Festivals in India are known to be vibrant and full of life. With Diwali being right around the corner, everyone has their plate full. Be it cleaning and decorating their homes or shopping for their well-wishers. But considering our already preoccupied lives and a long to-do list for the season, we usually don’t get the time to visit various stores to fulfil all the festive needs and necessities.
Online shopping has been the answer to this problem since quite some time now. There’s hardly anything that you’ll not be able to find on any online shopping website. From clothes to shoes, electronic lights to traditional ‘diyas’, gadgets, food supplies, all Indian desserts and sweets, these websites have got it all covered.
Terms like ‘The Great Indian Festival’ and ‘Big Billion Days’ have become the talk of the town as amidst the celebratory season online shopping websites are offering enormous concessions simply to compete with one another, putting their offline competitors at a disadvantage.
Speaking to some of the small traders, we found out that the reason why these huge discounts are an issue causing distress among them is because this makes their business unviable as it destroys the worth of a product in the minds of a consumer.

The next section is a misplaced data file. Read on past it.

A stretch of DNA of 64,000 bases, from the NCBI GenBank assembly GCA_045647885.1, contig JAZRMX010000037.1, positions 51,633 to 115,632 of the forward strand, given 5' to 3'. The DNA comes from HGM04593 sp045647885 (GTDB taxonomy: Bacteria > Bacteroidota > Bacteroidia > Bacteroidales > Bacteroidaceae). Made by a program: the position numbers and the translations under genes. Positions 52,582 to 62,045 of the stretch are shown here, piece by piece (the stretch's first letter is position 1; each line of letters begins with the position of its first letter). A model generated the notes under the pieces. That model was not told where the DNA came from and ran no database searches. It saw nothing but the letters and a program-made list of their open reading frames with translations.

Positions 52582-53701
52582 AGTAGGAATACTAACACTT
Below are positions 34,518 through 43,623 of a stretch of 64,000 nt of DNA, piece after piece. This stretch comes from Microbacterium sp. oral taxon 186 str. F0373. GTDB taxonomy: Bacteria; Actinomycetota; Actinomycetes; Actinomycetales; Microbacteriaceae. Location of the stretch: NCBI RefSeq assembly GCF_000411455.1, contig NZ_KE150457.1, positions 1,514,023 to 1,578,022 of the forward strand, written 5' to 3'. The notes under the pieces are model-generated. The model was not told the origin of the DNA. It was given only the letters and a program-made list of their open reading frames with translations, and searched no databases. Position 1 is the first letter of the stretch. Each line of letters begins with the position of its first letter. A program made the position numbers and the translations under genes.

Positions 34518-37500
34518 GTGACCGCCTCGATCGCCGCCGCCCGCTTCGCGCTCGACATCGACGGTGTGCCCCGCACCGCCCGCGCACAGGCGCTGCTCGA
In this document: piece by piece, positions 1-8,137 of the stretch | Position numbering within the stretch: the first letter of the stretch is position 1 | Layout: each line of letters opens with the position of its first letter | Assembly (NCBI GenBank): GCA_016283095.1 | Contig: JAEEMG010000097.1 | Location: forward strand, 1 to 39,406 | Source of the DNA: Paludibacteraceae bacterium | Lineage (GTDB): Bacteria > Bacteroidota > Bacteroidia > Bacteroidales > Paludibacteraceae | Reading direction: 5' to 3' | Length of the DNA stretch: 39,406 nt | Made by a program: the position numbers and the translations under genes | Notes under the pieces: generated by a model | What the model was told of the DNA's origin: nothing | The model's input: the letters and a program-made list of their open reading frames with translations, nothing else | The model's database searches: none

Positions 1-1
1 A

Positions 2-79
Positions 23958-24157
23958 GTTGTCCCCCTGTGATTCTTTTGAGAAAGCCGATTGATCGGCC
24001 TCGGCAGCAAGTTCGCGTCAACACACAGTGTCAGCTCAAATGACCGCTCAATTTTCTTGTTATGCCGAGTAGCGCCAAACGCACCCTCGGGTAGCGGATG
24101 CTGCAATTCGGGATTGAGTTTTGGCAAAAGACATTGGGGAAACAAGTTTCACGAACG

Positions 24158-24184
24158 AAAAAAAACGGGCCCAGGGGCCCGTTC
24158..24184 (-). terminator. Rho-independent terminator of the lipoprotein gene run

“Everyone wants to buy sweets online. This used to be our peak sale season, but now customers think as to why should they buy anything at a higher price when they can get the same thing at a discounted rate,” says Balaji, a sweet shop owner near Alwal.
The transactions that are made between a customer and an online retailer seem to be strange as they are deliberately decreasing the prices of products just to attract more customers. Because of this tactic the online companies may see profits in their accounts as compared to the offline traders.
“Previously, it used to be only mobile phones and clothes, but now these online retailers are taking over small grocery shops and supermarkets. It’s evening now and I have only sold a very few diyas since morning,” says Gayathri, who runs a small utensil store in Secunderabad.
The offline traders feel that the e-commerce websites are selling everything at a lesser price than the purchasing price itself, which seems quite bizarre. They feel that the maximum retail price, called the MRP, of all products should be the same on all online and offline platforms.
This has become a massive issue that the Indian government is also looking into the matter, wanting a full-fledged inquiry as to how are they compensating and making up for all the losses incurred because of the discounts offered. These kinds of schemes may look fancy on the outside, but are surely involving some malpractice.